Timothy W. Simpson Paul Morrow Professor of Engineering Design & Manufacturing

Timothy W. Simpson Paul Morrow Professor of Engineering Design & Manufacturing

Dr. Timothy W. Simpson is the Paul Morrow Professor of Engineering Design & Manufacturing at Penn State University, as well as the co-director of the Center for Innovative Materials Processing through Direct Digital Deposition (CIMP-3D). He is a regular contributor to Additive Manufacturing, and writes the monthly Additive Insights column for Modern Machine Shop.


Basics

What Is Directed Energy Deposition?

Analyzing directed energy deposition and powder-bed fusion provides a thorough understanding of the extra machining necessary for a “near-net shape” versus a “net shape” manufacturing process.

Technology

Additive Manufacturing for Large Parts

Powder-bed fusion is driving the hype for additive manufacturing right now, but it may not be the best answer. Directed energy deposition is a strong contender.

Basics

Options for Finishing and Postprocessing Metal 3D-Printed Parts

There is a host of technologies available for finishing and postprocessing your AM parts. This column identifies options beyond machining.

Basics

Can My Machine Tool Access My Support Structures?

Analyzing the machinability of support structures opens a new way of thinking about optimal build orientation.

Basics

Understanding Surface Finish of Metal 3D-Printed Parts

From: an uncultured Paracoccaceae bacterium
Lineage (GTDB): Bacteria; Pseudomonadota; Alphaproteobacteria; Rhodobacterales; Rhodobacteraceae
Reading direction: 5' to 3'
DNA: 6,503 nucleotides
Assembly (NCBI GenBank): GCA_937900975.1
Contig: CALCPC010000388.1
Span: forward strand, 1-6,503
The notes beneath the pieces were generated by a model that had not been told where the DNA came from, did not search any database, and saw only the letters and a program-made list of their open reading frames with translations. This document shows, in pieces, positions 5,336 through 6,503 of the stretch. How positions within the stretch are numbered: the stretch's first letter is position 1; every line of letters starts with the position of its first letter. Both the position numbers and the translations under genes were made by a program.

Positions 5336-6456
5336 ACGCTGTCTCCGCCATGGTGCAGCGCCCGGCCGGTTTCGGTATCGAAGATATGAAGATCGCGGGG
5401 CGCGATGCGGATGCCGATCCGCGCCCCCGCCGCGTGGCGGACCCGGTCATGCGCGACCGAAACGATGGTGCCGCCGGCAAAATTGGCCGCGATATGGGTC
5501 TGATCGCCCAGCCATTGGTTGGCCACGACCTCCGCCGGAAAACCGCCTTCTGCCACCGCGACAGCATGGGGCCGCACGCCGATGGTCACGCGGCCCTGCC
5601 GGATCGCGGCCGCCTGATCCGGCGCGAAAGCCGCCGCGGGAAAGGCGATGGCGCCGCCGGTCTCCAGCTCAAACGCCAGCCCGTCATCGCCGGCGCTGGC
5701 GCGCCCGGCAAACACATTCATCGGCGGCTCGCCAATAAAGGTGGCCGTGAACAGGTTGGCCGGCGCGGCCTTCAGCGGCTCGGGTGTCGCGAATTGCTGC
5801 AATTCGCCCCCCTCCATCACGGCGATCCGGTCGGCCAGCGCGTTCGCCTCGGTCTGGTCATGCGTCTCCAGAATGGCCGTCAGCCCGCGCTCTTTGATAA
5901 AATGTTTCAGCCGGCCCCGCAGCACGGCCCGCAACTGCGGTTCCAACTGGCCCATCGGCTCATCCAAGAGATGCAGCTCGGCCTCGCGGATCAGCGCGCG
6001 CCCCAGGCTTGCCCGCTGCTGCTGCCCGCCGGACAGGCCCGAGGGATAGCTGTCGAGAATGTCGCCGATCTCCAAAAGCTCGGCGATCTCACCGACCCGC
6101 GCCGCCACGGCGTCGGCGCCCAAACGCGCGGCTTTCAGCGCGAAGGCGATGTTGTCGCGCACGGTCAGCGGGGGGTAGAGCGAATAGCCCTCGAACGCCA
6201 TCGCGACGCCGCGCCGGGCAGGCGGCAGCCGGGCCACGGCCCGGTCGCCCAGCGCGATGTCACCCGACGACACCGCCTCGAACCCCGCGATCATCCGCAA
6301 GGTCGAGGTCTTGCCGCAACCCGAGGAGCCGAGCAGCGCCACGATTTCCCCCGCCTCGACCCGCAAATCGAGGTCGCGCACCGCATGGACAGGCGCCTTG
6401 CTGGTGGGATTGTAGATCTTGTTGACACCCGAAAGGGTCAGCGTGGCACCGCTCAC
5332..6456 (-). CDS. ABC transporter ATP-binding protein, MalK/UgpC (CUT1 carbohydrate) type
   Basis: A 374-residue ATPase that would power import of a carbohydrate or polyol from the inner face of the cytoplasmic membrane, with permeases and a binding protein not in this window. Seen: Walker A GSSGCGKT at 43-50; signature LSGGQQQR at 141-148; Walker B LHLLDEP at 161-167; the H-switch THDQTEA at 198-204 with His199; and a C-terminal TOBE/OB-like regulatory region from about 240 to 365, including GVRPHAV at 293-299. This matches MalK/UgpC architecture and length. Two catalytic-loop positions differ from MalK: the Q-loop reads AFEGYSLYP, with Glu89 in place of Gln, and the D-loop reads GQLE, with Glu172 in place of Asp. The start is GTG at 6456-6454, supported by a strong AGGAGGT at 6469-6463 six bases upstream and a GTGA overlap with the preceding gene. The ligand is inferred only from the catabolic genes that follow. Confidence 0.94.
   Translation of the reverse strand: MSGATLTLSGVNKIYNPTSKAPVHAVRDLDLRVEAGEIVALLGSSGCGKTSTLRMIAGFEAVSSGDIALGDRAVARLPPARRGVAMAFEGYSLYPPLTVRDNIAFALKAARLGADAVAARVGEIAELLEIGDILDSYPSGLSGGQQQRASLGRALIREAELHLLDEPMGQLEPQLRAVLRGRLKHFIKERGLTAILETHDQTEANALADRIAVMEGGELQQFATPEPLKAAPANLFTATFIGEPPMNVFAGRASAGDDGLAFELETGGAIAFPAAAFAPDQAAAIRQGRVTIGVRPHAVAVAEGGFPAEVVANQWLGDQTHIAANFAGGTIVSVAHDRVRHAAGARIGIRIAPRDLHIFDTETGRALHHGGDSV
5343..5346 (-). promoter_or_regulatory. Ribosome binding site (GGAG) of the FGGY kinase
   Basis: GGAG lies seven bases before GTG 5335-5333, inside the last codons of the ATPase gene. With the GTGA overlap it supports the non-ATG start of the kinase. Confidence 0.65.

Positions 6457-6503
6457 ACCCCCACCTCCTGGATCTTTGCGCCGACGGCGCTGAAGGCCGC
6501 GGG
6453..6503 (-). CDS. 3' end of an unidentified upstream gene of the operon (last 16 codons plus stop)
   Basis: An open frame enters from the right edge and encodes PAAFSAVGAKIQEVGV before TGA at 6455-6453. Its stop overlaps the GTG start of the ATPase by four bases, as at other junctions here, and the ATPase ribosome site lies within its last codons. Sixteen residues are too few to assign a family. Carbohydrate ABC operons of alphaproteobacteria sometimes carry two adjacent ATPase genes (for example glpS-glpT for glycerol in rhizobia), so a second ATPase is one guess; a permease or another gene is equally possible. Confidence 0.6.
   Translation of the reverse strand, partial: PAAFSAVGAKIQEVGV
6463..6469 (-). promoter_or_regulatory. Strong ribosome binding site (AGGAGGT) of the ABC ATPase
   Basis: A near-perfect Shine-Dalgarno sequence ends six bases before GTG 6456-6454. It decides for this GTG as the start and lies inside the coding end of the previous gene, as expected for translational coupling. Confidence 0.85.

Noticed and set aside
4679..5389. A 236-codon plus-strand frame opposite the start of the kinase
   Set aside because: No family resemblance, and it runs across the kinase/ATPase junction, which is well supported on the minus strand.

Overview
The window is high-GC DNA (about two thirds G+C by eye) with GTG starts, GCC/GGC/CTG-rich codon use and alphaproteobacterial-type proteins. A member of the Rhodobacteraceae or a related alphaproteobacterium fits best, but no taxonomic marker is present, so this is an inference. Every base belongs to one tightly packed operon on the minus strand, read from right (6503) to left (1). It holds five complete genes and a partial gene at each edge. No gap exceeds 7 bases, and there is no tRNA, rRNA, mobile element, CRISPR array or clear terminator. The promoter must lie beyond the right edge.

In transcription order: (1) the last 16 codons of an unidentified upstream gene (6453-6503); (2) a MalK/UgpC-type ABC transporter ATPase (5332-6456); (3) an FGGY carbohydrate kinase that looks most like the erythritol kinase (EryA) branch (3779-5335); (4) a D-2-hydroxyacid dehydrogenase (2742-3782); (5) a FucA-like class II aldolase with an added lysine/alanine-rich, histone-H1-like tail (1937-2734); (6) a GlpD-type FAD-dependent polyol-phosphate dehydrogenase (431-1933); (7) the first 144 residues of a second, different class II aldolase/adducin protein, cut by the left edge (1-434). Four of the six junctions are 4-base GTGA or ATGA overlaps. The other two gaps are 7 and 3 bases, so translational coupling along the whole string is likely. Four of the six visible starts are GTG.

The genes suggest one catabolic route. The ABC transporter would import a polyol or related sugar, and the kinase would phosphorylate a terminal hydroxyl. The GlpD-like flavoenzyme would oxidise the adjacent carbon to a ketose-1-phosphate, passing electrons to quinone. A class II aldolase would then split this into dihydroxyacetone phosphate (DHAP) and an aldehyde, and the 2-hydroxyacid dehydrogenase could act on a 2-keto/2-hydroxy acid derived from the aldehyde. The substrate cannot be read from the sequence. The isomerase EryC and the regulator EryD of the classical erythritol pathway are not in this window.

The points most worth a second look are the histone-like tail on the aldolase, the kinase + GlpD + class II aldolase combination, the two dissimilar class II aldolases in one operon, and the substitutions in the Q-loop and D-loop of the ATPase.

Additive manufacturing imposes inherent manufacturing and design challenges that impact the dimensions and tolerances that you can (or cannot) achieve on an “as built” part.

Basics

How Machining Support Structures Affects the Cutting Tool

Studies show that thin-walled additively manufactured support structures may be more challenging to machine than they might appear.

Metal AM

How Machinable Are Support Structures in a Metal 3D-Printed Part?

What happens when you cut away thin-walled supports on your metal 3D-printed part?

Basics

Finding the Value Proposition for Additive Manufacturing

Why would anyone want to use additive manufacturing?

Metal AM

Postprocessing Steps and Costs for Metal 3D Printing

When your metal part is done 3D printing, you just pull it out of the machine and start using it, right? Not even close.

Basics

Why Does My 3D-Printed Part Cost So Much?

The machine, the facility and the material are just three costs behind the price tag.

Basics

With Additive Manufacturing, No Tooling Is Required

In conventional manufacturing methods, tooling can easily cost hundreds of thousands of dollars. With AM, you print as needed, no jigs, fixtures or tooling required.

Basics

AM Enables Manufacturing for Design, Not the Other Way Around

Additive manufacturing allows us to make any shape we want, without having to adapt the design for the manufacturing process.